Why teach a dog to "drop it"? If you have a young puppy, you know the answer to this - it's because they frequently have something valuable or dangerous in their mouths! The goal is that when you cue "drop it", your dog will open her mouth and allow you to retrieve the item. It is very important to make sure your dog is making a good bargain with you for her prize (you give her a good treat) and that you stay calm and don't chase her. If this is taught correctly, your dog will be happy to hear you say "drop it". If your dog isn't happy to hear "drop it" for all items yet, then it is best to keep those items out of reach until you have practiced with them. This exercise is also important because it can prevent food guarding. If your dog knows that you do not "steal", she will not worry about you approaching favorite items.
Get together a few items your dog might like to chew on, your clicker and some good treats like cheese or turkey.
Have a piece of food ready in your other hand as you encourage your dog to chew on one of the objects. Once she has her mouth on it, put a piece of food close to her nose and say "drop it". Click when she opens her mouth and feed her the treat as you pick up the item with your other hand. Return the item to her.
Try to get her to pick up the object again so you can continue practicing, but beware that once your dog knows there are treats involved she may want to keep her mouth free for eating! In this case, keep your treats handy throughout the day and whenever you see her randomly pick up an object or toy you can practice. Aim for at least 10 repetitions per day. Occasionally you will not be able to give her the object back (if she's found a forbidden object), but that's okay. Just be sure to give her an extra nice treat.
Repeat the process in #2 exactly, but this time you will be sneaky and won't actually have the treat in the hand that you put close to her nose ("empty fingers"). She will most likely drop the object anyway and you can click and get the treat out of your pouch. Give her the equivalent of 3 treats the first time you use empty fingers and she drops the item. After a few days of practicing, try it with a tasty item. Get a carrot or hard chew. Hold it in your hand and offer the other side of the item to your dog to chew on, but don't let go! Let her put her mouth on it and then cue "drop it". Give her the equivalent of 3 treats the first time she does this and offer her the object again. If your dog won't retake the item, just put it away and practice another time. Get 10 reps of this before going on to step 6.
Get your hard chew again and some really fresh yummy treats (meat or cheese). This time you will offer the object to your dog and let go and then right away cue "drop it". When she does give her the equivalent of 10 of your extra yummy treats and then give her the item to keep (this should make a very good impression!). If she doesn't release the item, try showing her your treat first and if that doesn't work, just let her have it and try again later with a lower value food-related item. You will be able to build up to the highest value items once your dog realizes it is worth her while to listen.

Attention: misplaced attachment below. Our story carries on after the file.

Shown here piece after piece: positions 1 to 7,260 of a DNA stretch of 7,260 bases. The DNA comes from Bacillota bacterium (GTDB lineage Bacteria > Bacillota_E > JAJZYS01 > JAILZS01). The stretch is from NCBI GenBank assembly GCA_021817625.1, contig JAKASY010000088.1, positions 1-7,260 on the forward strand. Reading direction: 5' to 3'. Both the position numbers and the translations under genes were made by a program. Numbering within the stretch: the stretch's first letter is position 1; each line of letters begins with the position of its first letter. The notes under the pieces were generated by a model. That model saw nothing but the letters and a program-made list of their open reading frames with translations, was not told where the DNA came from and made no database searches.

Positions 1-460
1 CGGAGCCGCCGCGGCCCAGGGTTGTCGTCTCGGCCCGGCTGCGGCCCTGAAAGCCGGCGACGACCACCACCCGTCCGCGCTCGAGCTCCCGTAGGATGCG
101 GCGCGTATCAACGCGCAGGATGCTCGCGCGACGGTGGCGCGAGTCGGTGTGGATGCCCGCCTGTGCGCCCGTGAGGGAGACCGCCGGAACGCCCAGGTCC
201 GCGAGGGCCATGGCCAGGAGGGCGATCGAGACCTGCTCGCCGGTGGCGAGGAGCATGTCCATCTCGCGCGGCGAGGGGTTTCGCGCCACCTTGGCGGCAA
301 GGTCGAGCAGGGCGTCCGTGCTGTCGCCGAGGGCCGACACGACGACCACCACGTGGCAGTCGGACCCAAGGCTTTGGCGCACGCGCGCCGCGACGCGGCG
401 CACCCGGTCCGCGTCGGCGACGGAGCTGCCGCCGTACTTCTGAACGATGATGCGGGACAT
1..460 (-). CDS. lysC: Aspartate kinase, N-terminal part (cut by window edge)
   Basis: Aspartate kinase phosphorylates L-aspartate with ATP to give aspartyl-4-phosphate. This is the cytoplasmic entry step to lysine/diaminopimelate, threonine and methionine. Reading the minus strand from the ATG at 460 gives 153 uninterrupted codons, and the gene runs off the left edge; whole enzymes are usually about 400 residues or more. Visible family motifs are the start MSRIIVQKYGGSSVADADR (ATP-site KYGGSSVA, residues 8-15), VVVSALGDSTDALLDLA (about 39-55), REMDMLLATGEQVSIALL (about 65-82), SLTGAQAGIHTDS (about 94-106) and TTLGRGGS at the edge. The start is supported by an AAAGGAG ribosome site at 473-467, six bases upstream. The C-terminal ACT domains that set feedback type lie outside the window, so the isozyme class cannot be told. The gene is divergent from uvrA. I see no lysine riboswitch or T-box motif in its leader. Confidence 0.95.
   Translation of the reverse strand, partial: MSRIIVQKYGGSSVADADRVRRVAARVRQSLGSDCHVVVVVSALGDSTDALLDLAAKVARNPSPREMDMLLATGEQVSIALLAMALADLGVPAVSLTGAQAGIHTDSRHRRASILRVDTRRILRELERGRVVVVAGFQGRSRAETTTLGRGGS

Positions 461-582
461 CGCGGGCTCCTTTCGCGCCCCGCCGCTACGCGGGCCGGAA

Practice the "drop it" with real-life objects around that she enjoys but are not allowed such as: tissues, pens (begin with an empty one), wrappers, shoes. Then practice this outside!
Always use acceptable chewing objects when practicing "drop it". You don't want to encourage your dog to pick up and drop something you wouldn't otherwise want her getting a hold of.
If your dog already enjoys grabbing objects and getting ready for a game of chase, you should begin by teaching her that you will not chase her. Just ignore her and then she will probably drop the item on her own once she is bored of it. If your puppy likes to play the game of chase during your training sessions, attach a leash to her collar first so she cannot leave you.
If your dog will not drop a dangerous item, even for a yummy treat (or if you don't have one at the moment - shame on you!) place your fingers on the lips of her upper jaw where her canines are and push in and pull up. This will open her mouth so you can retrieve the item. Make sure you give her a big reward (even if you're frustrated) for allowing this invasive treatment and keep that item out of reach in the future until you can use it for practice.
It's okay to show her a treat if she has a forbidden item that is higher in value than what she has been training with. Be careful not to make a habit of this!
Practice "drop it" during tug and fetch games.
Another way to practice this is by putting a plate of tasty treats on the ground, then with your pup on leash walk past the plate. As your pup starts to go for the food tell them "Drop It" - and reward them for not grabbing at the food on the plate. This is great practice for situations that happen as you walk around parks and there are wrappers and trash that your pup will want to grab.
Please spay and neuter your animals. There are so many homeless animals out there, why add to the overpopulation?
Be careful, your dog might think you are rewarding him for chewing the object!
If you sense you might be inadvertently training your puppy to find objects to trade for a yummy treat, train her to do other things instead. That will provide her with mental stimulation she needs and with the treats she desires. *If your puppy is frantic about guarding or keeping food, take her to a veterinarian for a check-up. She might be food-obsessed because of worms, or other gastrointestinal disturbances. If she ever went hungry or if her mother did not have enough milk for the litter, she may seem to worry more about food. Be understanding of her needs, but provide guidance for this behavior.